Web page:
While there are numerous mushrooms that you can plant at home, Lion’s Mane mushroom is known for winning the hearts of most people. The reason for this is that Lion’s Mane mushrooms are not only fun and easy to grow, but also produce large delectable bodies that can be a great addition to every type of meal. What’s more, Lion’s Mane mushrooms boast a large number of health benefits.
Unfortunately, chances of finding Lion’s Mane mushrooms at your favorite local grocery store are very minimal. For this reason, if you need a constant supply of fresh Lion’s Mane mushrooms, learning how to grow your own at home is necessary.
Luckily for Lion’s Mane lovers, getting started with mushroom cultivation is not complicated. In this detailed guide, we will show you how to grow Lion’s Mane mushrooms.
What Exactly is a Lion’s Mane Mushroom?
Carrying the scientific name Hericium Erinaceus, Lion’s Mane is a large mushroom that features needles (also known as gills) that cascade downwards. These gills give the mushroom a shaggy appearance resembling the mane on a lion’s neck.
Lion’s Mane mushrooms are native to Europe, North America, and Asia. They naturally grow on hardwood logs and trees.
These unique mushrooms feature a spongy, soft texture with an internal structure resembling that on a cauliflower. The mushroom’s mildly sweet flavor closely resembles that of a lobster or crab.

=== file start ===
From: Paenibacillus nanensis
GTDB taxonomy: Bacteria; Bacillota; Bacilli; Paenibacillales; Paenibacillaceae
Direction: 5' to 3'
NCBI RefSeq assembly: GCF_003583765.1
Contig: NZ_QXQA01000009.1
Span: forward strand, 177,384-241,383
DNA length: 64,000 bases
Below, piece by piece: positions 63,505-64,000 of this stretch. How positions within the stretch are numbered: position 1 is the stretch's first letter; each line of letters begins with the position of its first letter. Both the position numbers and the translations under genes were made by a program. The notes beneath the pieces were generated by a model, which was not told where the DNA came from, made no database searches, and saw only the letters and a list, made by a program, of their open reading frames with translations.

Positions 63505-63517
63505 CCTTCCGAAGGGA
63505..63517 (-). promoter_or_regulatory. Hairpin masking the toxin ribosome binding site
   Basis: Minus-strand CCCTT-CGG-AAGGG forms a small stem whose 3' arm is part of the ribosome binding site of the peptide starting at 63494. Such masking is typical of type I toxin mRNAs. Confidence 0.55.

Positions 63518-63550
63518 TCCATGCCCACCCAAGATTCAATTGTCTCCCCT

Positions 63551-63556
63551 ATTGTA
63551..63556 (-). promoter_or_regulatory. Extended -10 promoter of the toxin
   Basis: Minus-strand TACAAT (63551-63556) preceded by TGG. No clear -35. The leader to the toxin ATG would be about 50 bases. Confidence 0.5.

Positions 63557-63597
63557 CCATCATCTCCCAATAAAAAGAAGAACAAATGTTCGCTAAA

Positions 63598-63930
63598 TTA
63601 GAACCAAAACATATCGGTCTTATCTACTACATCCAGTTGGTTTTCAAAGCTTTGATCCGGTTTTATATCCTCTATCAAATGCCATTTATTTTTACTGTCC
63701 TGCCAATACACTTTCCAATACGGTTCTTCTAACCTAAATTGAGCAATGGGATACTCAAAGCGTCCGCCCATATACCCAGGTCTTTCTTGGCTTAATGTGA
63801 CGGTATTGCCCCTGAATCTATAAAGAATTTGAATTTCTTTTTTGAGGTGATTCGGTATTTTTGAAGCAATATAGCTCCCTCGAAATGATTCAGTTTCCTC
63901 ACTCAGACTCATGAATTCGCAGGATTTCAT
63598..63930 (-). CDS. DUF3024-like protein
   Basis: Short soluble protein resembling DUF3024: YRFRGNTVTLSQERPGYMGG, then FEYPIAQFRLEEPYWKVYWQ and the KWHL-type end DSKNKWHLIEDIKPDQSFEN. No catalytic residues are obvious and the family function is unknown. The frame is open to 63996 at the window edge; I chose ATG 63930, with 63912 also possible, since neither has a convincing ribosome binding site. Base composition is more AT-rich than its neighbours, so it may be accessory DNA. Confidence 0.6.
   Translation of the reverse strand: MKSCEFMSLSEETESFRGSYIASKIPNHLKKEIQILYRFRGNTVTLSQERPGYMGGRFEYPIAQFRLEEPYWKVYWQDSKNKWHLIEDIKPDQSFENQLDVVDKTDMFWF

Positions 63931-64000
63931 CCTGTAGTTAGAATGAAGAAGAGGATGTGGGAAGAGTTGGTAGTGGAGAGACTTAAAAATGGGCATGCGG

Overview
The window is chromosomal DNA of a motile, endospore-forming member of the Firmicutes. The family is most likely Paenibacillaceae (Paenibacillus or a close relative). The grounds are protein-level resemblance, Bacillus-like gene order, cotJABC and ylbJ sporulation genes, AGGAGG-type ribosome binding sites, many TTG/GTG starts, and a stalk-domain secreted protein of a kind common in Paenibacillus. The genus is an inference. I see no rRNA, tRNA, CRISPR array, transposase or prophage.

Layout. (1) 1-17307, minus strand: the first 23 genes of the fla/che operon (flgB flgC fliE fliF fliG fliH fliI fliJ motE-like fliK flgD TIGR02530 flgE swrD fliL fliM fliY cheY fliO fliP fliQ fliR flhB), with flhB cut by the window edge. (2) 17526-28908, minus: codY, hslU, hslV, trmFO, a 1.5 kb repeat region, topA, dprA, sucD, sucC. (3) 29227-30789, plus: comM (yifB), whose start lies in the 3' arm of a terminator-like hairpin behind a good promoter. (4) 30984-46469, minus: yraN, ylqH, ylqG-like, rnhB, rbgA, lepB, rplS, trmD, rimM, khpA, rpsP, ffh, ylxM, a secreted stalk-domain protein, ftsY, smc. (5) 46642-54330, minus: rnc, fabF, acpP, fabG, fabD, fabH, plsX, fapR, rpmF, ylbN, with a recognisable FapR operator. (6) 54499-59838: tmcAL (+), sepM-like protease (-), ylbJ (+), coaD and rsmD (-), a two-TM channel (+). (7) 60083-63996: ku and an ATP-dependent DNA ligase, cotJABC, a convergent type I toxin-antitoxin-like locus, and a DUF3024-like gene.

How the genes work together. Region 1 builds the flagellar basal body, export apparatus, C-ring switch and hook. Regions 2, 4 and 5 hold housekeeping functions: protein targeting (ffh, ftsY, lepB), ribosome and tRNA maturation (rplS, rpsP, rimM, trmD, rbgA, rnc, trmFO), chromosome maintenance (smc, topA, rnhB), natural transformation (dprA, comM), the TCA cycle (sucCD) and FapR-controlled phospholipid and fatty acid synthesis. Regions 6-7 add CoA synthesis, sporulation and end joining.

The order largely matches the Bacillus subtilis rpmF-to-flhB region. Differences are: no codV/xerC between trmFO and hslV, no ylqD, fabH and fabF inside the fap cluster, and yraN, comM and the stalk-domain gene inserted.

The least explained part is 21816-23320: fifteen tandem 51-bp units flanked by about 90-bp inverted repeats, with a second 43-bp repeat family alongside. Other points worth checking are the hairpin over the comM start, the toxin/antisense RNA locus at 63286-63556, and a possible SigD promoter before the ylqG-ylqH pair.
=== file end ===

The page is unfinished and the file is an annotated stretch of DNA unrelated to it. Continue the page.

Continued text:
After cooking, the mushroom’s gills/needles have a texture similar to that of meat. This is one of the reasons why Lion’s Mane mushroom is often used as a meat substitute in vegan and vegetarian dishes.
Cultivating Lion’s Mane Mushroom at Home: A Step-by-Step Guide
Cultivating Lion’s Mane mushroom is not only convenient but also rewarding. You will need minimal space to grow your Lion’s Mane mushrooms and you won’t have to deal with messy soil.
When cultivating Lion’s Mane mushrooms at home, you have two options:
- You can use a hardwood tree substrate to grow the mushrooms indoors.
- You can grow the mushrooms outside on hardwood logs.
Below, we will look at both options.
Cultivating Lion’s Mane Indoors
If you are just getting started with mushroom growing, buying a mushroom growing kit may be a good idea. The kit comes with an incubated and inoculated substrate – this gives you the ability to start cultivating your mushrooms immediately.
Alternatively, you can get spawn from a well-known spawn supplier. If you decide to go the spawn route, you will have to inoculate the spawn at home. Below, we will look at the process of cultivating Lion’s Mane mushrooms using spawn.
Step #1: Gather Your Supplies
- Hardwood pellets
- Lion’s mane spawn
- Wheat or oat bran
- Growing buckets, containers, or bags
- Pressure cooker
- Bowl or bucket
- Measuring cup
Step #2: Prepare Your Substrate
A substrate creates a nutrient-dense and hydrated medium for your spawn. A combination of bran and hardwood pellets supports the growth of Lion’s Mane mushrooms.
To make a 5-pound substrate block, you will need: